“Women received their dead raised to life again” (Hebrews 11:35)
“Nothing is far from God” (St Monica).
Monica, the mother of St Augustine belongs to that eternal throng of praying mothers, whose tears, as they cry out for the souls of their children, husbands and loved ones, flow like gentle streams before the throne of our God from generation to generation. The sum of Monica’s life was this – she prayed and her prayers were heard. So, she joins the many daughters of Sarah in that great hall of faith who were commended for persevering in prayer, travail and hope till they had ‘received their dead back to life’.
As a wife – her Berber Christian parents had given her in marriage to a Roman pagan – Monica’s heart was broken by the adulteries of her husband, Patricius. Her piety and gentleness, however, persuaded her mother-in-law to become a Christian. Although her prayers and deeds of charity annoyed her husband, he respected her, and before his death, came to believe in Christ. She was known to be a peacemaker among her neighbours, devoting her time to healing discords and settling disputes.
She sought to bring her children up in the true faith; but Augustine grew up to be a wayward son, who pierced her Christian soul with many thorns. She grieved as this gifted young man wasted his talents at the altar of pleasure. Worse, he converted to the strange cult of Manichaeism – this grieved her so much that she drove him out of their home, but was persuaded by a dream to reconcile with him. A bishop to whom she turned for comfort reassured her that “the child of those tears shall never perish.” Finally, her prayers watered by tears bore fruit when Augustine consecrated his life to Christ, and was baptised by the Bishop Ambrose. So, they spent a few peaceful years travelling together to preach the gospel, and rejoicing in their shared love for the Son of God, who had died to save sinners like themselves. Augustine recalled one of his last conversations with his mother-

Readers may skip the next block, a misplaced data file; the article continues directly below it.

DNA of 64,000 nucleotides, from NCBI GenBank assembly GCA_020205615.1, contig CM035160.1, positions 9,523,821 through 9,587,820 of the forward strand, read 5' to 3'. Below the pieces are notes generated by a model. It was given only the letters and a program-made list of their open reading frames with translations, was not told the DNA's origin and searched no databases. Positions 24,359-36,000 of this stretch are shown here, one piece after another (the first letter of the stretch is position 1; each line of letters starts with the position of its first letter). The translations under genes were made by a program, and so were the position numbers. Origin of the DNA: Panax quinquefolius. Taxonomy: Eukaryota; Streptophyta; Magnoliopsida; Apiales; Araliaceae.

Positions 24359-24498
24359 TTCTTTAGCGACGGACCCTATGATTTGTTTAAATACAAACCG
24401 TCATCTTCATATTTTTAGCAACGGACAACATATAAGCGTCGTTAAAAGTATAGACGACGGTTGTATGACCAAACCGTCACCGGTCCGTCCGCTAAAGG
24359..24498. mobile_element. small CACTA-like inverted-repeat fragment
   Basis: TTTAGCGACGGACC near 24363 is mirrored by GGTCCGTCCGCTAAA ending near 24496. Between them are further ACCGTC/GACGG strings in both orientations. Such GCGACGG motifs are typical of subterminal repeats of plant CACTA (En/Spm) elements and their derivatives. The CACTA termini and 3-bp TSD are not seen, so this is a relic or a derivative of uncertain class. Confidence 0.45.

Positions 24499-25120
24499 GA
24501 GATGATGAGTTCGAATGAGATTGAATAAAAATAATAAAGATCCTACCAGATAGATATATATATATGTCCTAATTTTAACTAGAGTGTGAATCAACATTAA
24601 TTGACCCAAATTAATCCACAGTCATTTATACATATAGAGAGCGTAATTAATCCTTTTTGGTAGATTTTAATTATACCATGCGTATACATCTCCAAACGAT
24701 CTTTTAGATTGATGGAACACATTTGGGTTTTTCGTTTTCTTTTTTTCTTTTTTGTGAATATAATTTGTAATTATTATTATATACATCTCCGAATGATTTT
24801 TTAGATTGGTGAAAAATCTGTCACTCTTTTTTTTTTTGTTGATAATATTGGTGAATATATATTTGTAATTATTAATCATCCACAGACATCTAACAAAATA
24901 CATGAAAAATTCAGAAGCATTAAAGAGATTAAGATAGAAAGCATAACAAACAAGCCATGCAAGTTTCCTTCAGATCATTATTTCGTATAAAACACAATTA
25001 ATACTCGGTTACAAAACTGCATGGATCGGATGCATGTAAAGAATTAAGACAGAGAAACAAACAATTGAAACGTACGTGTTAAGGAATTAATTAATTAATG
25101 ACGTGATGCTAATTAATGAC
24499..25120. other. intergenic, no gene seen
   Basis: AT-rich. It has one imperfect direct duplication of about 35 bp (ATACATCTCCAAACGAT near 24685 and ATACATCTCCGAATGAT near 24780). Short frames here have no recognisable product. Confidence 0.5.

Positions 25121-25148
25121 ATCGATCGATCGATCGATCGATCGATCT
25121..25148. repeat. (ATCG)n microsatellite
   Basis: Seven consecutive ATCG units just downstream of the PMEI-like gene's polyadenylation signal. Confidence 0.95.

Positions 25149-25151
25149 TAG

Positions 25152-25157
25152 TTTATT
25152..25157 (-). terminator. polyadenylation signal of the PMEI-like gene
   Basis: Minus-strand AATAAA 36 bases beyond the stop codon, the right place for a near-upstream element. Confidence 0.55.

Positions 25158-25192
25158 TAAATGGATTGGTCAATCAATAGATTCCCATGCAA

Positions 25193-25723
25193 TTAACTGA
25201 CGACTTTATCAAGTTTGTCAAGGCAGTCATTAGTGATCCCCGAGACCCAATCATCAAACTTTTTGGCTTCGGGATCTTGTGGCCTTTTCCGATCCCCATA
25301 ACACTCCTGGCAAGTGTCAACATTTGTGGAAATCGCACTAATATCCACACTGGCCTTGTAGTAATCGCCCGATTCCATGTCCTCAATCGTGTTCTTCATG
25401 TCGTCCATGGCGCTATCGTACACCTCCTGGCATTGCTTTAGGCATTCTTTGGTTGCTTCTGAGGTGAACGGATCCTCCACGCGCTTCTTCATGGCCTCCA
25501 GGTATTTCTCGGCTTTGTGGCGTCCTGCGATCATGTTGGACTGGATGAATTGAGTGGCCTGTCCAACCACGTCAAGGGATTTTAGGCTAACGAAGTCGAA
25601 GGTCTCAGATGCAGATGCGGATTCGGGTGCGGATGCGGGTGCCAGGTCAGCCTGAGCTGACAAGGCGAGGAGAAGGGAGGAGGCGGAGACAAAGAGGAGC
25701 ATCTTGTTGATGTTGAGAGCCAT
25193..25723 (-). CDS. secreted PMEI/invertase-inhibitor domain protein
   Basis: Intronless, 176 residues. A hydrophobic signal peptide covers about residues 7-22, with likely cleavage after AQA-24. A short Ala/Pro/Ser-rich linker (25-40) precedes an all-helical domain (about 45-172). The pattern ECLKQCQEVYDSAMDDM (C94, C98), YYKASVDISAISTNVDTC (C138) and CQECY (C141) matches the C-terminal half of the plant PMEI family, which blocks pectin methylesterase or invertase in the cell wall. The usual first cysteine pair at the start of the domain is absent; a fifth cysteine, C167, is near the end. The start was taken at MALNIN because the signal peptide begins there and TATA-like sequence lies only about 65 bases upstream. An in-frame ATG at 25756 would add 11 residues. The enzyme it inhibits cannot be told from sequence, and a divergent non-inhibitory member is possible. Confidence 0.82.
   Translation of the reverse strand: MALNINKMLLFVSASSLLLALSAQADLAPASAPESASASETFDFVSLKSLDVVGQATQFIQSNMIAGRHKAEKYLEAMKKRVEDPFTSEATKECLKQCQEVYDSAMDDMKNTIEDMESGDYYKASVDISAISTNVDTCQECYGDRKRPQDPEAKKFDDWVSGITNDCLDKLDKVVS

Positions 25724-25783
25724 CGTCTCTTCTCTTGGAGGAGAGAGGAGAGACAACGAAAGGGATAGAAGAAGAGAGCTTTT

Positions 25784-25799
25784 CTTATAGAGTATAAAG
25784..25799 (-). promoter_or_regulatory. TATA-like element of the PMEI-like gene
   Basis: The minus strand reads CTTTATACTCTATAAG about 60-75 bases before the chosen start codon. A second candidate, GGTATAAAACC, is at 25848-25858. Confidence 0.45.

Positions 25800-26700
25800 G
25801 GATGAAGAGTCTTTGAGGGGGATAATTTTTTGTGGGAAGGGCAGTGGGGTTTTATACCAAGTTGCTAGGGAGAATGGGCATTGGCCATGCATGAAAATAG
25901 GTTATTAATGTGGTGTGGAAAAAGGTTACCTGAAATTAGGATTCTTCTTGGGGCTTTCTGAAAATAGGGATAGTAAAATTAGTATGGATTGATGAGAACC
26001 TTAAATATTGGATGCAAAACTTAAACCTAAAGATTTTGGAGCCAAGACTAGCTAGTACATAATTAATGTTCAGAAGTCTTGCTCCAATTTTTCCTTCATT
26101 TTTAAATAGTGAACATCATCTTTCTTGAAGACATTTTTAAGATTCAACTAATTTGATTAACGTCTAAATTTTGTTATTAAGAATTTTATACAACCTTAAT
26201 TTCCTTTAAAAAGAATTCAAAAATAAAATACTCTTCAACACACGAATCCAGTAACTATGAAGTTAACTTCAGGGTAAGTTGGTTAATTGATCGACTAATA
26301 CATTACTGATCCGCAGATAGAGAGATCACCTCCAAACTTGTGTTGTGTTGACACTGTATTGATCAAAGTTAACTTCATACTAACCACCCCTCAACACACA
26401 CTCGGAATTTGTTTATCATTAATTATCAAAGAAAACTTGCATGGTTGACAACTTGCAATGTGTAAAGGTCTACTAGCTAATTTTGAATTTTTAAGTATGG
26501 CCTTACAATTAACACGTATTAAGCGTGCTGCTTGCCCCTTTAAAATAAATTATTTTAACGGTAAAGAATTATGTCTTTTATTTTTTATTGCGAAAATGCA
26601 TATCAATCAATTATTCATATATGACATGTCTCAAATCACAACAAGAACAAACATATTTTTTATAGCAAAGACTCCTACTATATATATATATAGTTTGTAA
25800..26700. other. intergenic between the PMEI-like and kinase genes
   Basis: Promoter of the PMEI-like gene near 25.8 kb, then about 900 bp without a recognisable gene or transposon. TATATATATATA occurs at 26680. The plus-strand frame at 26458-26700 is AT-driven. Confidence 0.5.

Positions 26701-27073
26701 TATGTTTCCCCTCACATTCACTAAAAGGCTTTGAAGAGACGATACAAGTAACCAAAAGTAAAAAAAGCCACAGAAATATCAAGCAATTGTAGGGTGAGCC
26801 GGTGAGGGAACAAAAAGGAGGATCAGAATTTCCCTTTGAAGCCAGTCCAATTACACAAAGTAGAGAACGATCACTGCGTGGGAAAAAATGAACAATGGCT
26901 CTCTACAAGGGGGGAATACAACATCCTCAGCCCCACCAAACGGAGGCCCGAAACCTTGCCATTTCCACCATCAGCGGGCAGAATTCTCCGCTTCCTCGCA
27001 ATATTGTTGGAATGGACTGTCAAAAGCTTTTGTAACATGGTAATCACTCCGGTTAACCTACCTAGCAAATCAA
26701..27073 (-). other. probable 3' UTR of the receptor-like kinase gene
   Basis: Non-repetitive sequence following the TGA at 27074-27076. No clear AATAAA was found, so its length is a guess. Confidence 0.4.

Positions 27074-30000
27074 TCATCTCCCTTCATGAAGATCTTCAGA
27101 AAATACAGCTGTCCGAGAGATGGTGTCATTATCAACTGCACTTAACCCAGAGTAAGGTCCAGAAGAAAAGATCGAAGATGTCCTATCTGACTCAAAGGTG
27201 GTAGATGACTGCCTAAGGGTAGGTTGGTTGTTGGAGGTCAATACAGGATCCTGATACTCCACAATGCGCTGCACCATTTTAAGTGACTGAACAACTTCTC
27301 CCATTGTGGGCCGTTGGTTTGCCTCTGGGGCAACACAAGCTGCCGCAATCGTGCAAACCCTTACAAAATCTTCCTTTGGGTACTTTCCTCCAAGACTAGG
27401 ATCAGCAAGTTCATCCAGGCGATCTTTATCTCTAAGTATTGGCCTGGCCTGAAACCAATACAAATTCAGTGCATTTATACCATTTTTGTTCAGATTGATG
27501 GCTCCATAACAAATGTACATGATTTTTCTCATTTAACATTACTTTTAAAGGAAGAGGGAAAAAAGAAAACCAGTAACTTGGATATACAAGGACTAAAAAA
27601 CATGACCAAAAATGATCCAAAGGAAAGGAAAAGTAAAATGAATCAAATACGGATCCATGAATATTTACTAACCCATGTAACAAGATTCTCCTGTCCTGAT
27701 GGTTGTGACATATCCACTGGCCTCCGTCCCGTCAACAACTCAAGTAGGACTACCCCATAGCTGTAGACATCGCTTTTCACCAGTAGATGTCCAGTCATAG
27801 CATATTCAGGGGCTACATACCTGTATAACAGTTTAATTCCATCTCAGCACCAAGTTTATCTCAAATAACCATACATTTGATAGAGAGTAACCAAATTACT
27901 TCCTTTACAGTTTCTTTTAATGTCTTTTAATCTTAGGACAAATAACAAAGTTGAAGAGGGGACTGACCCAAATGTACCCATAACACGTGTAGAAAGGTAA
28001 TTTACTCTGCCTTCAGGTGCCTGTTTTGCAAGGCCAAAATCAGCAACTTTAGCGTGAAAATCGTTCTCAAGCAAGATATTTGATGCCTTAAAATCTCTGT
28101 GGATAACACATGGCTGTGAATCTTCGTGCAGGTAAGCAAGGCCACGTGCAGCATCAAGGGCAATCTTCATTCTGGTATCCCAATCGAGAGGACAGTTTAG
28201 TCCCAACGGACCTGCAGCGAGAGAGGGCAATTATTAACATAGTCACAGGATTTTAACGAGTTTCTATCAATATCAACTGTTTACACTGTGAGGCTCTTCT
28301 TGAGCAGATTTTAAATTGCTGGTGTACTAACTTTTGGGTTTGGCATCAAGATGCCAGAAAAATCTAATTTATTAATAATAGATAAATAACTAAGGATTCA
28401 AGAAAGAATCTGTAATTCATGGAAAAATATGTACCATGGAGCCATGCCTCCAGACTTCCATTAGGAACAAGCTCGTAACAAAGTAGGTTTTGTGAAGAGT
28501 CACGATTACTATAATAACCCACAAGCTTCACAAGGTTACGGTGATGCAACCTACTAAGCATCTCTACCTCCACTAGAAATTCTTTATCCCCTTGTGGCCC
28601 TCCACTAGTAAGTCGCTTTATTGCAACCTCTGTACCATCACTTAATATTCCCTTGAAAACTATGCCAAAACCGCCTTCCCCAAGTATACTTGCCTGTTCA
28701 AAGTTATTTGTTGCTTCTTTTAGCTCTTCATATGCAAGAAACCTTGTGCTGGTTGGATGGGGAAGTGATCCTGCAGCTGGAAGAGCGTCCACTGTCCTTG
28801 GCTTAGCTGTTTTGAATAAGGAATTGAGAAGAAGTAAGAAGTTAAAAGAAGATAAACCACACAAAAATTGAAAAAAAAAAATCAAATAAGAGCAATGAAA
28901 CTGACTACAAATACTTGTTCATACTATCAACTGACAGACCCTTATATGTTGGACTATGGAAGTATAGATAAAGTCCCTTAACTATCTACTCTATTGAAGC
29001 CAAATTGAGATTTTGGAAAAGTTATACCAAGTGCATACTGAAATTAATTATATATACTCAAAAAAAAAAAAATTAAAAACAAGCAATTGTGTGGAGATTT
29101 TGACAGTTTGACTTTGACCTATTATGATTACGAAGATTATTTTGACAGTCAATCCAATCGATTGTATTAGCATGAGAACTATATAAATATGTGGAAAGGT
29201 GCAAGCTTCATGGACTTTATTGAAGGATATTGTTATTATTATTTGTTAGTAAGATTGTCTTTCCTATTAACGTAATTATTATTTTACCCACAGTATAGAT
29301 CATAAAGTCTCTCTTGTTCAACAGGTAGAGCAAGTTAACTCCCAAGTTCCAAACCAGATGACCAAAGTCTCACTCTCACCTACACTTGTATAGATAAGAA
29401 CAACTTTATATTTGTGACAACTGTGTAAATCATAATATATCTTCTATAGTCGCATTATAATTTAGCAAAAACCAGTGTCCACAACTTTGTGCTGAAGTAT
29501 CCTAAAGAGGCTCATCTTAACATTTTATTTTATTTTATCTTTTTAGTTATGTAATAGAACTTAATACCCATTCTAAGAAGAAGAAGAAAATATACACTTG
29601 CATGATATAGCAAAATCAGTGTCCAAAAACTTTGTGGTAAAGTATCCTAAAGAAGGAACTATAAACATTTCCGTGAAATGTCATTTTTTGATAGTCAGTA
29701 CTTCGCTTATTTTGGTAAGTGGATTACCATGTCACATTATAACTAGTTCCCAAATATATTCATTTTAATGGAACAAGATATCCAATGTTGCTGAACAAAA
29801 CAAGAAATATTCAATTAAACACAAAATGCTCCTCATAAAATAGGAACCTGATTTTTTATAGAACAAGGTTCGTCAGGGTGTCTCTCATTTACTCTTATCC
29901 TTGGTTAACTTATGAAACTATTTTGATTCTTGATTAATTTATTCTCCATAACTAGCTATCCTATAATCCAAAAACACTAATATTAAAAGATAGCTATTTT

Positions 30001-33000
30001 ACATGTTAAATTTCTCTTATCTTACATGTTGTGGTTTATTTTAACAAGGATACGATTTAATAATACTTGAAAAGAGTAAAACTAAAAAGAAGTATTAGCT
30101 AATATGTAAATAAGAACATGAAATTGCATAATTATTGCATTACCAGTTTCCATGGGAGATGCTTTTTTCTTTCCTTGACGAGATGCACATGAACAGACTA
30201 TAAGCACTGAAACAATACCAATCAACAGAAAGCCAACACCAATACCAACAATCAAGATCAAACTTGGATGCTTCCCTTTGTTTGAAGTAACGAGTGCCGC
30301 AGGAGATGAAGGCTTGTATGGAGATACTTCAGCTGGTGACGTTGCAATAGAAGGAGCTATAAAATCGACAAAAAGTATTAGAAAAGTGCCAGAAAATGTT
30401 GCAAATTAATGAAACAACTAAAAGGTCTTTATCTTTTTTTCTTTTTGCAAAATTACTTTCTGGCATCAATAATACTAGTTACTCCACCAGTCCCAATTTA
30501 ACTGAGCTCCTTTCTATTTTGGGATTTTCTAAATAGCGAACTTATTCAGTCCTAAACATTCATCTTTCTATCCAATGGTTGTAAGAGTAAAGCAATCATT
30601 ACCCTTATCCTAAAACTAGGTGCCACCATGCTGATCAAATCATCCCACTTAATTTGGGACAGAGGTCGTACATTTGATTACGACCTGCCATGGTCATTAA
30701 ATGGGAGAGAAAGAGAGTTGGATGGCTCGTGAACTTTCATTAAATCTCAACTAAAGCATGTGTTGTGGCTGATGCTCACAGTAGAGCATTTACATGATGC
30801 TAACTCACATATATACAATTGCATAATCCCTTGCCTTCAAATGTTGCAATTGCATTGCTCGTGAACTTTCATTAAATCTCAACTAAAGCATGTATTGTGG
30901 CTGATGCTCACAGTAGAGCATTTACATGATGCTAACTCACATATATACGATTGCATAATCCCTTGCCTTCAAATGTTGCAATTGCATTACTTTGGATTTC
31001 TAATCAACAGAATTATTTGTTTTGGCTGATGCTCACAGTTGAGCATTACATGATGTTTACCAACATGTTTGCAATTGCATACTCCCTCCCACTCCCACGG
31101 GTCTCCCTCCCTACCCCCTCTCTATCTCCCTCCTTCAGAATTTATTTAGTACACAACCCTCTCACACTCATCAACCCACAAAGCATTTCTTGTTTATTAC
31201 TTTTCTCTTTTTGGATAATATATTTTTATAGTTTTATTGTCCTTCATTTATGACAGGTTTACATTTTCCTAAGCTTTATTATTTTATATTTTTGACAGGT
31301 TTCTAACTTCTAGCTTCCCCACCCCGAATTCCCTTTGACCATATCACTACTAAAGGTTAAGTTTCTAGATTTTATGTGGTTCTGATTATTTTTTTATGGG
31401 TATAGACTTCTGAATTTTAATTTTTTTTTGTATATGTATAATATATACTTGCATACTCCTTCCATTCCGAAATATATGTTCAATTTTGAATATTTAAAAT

‘Such things was I saying; and if not after this manner, and in these words, yet, Lord, You know, that in that day when we were talking thus, this world with all its delights grew contemptible to us, even while we spake. Then said my mother, “Son, for myself, I have no longer any pleasure in this life. What I want here further, and why I am here, I know not, now that my hopes in this world are satisfied. There was indeed one thing for which I wished to tarry a little in this life, and that was that I might see you a Christian before I died. My God has exceeded this abundantly, so that I see you despising all earthly felicity, made His servant, what do I here?”‘
So she departed this world with great joy to take hold of the crown which Christ had set apart for her. Augustine recorded his thoughts about his mother during those last moments in ‘The Confessions’-
“And You sent Your hand from above, and drew my soul out of that profound darkness, when my mother, Your faithful one, wept to You on my behalf more than mothers are wont to weep the bodily death of their children. For she saw that I was dead by that faith and spirit which she had from You, and You heard her, O Lord. You heard her, and despised not her tears, when, pouring down, they watered the earth under her eyes in every place where she prayed; yea, You heard her.”
“For Your hands, O my God, in the hidden design of Your Providence, did not desert my soul; and out of the blood of my mother’s heart, through the tears that she poured out by day and by night, was a sacrifice offered unto You for me; and by marvellous ways did Thou deal with me.”
“Soon after to us both (St Augustine and his brother) she says, “Lay this body anywhere, let not the care for it trouble you at all. This only I ask, that you will remember me at the Lord’s altar, wherever you be.”! And when she had given forth this opinion in such words as she could, she was silent, being in pain with her increasing sickness.”
She had previously expressed a deep longing to die in her own country; but, in those closing moments, being far from her own home and people had no power to disturb her mind. She realised then, as never before, that “Nothing is far from God”; so she was at peace.
“May she therefore rest in peace with her husband, before or after whom she married none; whom she obeyed, with patience bringing forth fruit unto You, that she might gain him also for You. And inspire, O my Lord my God, inspire Your servants my brethren, Your sons my masters, who with voice and heart and writings I serve, that so many of them as shall read these confessions may at Your altar remember Monica, Your handmaid, together with Patricius, her sometime husband, by whose flesh You introduced me into this life, in what manner I know not”.
Father, we thank You for praying mothers like Monica who call out to You, day and night. May their cry always rise like incense before Your throne, and may their prayers be answered beyond all expectations. In Jesus’ name.